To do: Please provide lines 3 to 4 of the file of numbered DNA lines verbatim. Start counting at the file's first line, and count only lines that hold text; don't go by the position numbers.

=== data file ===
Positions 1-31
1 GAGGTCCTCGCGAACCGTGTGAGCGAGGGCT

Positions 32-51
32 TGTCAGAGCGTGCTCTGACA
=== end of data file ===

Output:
Positions 32-51
32 TGTCAGAGCGTGCTCTGACA